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Worthing Borough Council win High Court challenge

Plans to build 475 homes in Goring Gap have now been quashed.

Worthing Borough Council has won its High Court challenge against plans to build 475 homes in the Goring Gap.

In a judgement today Mrs Justice Lang found for the Council against the government and developer Persimmon Homes when she quashed a decision by a public inquiry inspector to give the scheme at Chatsmore Farm the go ahead.

She ruled that the inspector had not given enough weight to the impact such a large development would have on the setting of the South Downs National Park and the view within. She cited legal precedent that “great weight should be given to conserving and enhancing landscape and scenic beauty” and ruled that this had not happened in this case.

Today a delighted Council Leader, Cllr Dr Beccy Cooper, said:

“I am pleased to see that the voices of the Community have been heard in this appeal. The decision justifies our actions in taking this appeal forward. We remain committed to protecting our green spaces, ensuring that the Climate Emergency is at the heart of all our decision making, alongside moving forward with a strong social housing offer on our brown field sites to ensure that all our Worthing residents can live, work and thrive in our town.”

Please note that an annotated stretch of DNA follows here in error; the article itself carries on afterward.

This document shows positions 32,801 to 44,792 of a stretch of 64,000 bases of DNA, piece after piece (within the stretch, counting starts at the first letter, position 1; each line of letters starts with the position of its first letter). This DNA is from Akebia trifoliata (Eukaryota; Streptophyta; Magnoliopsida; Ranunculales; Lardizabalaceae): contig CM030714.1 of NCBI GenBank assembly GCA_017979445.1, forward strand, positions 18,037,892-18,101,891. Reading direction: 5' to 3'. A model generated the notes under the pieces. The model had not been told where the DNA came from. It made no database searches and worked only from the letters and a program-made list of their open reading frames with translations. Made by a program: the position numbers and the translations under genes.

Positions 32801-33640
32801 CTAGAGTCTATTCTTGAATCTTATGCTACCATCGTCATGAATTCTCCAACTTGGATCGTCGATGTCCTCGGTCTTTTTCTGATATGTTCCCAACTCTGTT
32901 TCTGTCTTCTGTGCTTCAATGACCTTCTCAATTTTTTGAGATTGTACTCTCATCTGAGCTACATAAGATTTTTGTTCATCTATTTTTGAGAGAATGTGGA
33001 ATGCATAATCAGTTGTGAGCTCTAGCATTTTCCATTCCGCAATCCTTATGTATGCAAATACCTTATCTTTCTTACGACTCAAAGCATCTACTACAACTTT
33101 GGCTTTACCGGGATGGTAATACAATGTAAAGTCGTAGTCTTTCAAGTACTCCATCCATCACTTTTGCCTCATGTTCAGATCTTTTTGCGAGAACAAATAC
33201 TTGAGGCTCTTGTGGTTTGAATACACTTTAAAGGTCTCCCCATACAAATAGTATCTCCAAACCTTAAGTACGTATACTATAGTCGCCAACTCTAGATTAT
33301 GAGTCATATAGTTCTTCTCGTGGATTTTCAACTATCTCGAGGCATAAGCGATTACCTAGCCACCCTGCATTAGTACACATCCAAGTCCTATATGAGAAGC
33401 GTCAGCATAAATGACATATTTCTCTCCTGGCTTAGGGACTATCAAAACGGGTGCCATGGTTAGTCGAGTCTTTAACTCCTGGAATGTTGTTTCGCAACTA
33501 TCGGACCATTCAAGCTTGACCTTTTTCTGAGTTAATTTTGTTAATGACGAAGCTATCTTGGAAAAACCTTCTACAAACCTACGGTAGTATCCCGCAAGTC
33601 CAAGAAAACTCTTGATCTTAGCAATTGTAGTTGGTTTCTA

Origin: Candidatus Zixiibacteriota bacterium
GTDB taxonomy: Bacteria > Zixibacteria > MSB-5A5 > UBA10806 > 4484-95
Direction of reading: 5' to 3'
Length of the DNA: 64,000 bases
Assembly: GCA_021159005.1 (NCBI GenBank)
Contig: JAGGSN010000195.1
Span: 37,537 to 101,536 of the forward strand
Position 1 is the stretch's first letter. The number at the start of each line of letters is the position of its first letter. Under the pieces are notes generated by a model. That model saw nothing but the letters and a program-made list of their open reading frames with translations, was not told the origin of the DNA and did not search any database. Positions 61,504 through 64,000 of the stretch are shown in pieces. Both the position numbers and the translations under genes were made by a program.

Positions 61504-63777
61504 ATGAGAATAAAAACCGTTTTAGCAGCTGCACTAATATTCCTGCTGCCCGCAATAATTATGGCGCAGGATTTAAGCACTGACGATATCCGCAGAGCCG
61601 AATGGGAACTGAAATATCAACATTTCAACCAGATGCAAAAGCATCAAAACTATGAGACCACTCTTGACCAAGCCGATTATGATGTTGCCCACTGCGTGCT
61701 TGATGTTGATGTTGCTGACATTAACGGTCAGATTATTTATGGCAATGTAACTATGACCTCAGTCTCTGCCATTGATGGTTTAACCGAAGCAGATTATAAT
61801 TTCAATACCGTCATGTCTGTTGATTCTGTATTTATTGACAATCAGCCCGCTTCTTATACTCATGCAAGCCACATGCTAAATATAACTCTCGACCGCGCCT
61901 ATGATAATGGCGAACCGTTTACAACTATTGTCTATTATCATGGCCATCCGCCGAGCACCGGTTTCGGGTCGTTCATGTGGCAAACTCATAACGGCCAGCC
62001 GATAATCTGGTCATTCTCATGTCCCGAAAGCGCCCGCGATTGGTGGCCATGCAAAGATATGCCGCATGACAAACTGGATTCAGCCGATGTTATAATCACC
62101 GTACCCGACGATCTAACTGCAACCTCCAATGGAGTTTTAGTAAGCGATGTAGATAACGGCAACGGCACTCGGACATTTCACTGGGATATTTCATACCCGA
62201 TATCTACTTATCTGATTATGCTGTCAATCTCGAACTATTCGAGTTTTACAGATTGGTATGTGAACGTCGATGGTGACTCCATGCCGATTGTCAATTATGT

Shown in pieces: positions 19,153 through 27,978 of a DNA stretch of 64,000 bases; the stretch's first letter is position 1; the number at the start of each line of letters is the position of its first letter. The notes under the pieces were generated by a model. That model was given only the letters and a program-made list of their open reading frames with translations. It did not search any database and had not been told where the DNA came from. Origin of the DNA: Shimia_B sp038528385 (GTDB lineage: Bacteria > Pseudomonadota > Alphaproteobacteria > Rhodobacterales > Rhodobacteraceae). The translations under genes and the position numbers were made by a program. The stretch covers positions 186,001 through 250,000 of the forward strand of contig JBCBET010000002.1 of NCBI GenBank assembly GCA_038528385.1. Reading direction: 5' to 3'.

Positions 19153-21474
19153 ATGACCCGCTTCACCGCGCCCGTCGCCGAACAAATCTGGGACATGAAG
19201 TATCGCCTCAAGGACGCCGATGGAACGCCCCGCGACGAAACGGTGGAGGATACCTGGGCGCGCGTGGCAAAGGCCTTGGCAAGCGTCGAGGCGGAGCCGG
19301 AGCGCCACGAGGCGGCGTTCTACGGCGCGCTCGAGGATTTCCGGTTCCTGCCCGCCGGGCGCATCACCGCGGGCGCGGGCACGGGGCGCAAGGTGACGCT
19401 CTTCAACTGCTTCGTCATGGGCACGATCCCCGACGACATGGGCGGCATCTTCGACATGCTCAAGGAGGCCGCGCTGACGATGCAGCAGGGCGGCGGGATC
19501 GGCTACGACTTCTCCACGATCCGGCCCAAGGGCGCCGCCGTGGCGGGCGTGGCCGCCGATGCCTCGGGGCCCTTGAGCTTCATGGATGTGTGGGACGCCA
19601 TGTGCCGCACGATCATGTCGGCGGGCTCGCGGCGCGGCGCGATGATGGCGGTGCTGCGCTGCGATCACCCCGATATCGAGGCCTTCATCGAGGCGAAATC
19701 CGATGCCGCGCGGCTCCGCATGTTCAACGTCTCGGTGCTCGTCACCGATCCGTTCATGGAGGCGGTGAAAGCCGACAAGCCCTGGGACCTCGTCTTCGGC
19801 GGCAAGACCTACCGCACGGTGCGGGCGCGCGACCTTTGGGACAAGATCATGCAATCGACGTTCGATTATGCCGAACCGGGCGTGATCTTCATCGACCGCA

Barrister for the Council's planning officer's had argued at the Royal Courts of Justice that the decision of the Inspector had overridden its emerging Local Plan, its planning blueprint, which had been developed democratically with the people of Worthing and was committed to preserving many of the borough's green spaces and the integrity of the borough as a whole.

The judge did not question the Local Plan's designation of Chatsmore as a Green Gap and ruled the inspector did not give adequate consideration to its policies to protect open spaces.

The Secretary of State for Levelling Up, Housing and Communities, whose inspector gave the plan the go-ahead earlier this year, will now pay the Council's legal costs. In theory Persimmon could now go to the Appeal Court or ask for another public inquiry. However the Council believes today's judgement gives it very strong grounds to fight any such case in the future.

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